Accountable Care Organizations (ACOs) are in a unique position to engage patients faster and closer to the point of care than traditional models. This is true because of its reliance on population health management (PHM). Over the next few posts, we’ll discuss the five fundamental principles that drive PHM.
- Physician engagement
- Information transparency
- Provider incentives
- Population scale
- Patient engagement
Physician engagement is at the top of the list for good reason. An ACO may have the greatest processes, technology and clinical expertise, but without solid buy-in by physicians, a population health management program will suffer and likely fail.
Care coordinators are key players for population health management programs. Often a role filled by a registered nurse, care coordinators interact with patients outside of a clinical environment, in person, by phone, by chat, or by email. They generally help high-risk patients—or those predicted to become high-risk—follow their care plan, take the right prescriptions and, generally, manage their conditions.
Often, PHM programs are run not by physician practices but by payers or sometimes hospitals. When a doctor isn’t aware of the program or is aware of it and doesn’t support it, that physician can limit the patient’s engagement and adherence to the program.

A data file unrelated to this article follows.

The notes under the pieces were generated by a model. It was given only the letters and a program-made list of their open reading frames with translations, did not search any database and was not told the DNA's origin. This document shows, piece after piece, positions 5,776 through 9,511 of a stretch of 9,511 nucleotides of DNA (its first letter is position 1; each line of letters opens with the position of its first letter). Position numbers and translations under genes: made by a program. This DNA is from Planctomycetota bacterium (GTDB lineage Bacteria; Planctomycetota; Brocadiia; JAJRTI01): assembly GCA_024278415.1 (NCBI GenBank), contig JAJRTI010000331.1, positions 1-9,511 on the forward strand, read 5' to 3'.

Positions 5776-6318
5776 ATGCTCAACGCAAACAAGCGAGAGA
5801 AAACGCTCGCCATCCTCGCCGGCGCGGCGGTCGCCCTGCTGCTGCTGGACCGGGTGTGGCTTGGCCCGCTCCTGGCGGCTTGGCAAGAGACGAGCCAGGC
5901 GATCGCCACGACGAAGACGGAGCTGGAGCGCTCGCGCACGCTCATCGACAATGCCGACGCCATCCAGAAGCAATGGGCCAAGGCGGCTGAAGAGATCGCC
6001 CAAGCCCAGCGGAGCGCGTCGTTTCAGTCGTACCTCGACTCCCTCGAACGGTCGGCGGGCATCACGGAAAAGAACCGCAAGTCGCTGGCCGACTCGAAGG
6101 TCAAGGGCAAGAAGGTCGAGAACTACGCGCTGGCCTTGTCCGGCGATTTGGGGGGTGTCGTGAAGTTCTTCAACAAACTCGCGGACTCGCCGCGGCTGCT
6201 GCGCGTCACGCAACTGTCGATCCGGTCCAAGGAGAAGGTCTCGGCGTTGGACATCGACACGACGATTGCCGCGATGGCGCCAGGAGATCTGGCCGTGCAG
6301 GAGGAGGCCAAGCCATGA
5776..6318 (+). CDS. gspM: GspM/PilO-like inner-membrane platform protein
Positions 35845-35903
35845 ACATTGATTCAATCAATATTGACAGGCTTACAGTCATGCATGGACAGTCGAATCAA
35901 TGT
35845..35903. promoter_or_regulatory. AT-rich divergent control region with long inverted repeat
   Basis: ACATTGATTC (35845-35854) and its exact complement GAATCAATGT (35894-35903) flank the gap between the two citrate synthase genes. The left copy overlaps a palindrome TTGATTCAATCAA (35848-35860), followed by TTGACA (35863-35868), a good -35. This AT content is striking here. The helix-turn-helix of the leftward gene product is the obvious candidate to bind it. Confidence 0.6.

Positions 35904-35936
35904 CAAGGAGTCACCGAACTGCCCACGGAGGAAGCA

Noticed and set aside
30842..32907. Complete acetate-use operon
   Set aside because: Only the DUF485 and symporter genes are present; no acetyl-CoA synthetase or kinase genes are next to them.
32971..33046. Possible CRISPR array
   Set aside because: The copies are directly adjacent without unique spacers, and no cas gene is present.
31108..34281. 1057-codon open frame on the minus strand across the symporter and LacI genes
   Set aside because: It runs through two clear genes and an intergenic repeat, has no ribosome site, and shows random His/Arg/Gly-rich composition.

The quickest way to a successful program is to gain physician support. Organizations need to prove the value that care management can provide. Show physicians that the care coordinators can benefit their practice by increasing patient satisfaction, ensuring that patients keep their appointments, and helping improve quality scores. Once physicians are on board with population health management, patients are more likely to engage.
In the coming weeks, I’ll discuss in more detail each of these elements and how ACOs can best leverage them for clinical and financial success. If you want to get the full story now, please download the white paper: “Managing Populations to Improve Individual Care: Best Practices for Physician-based Population Health Management.”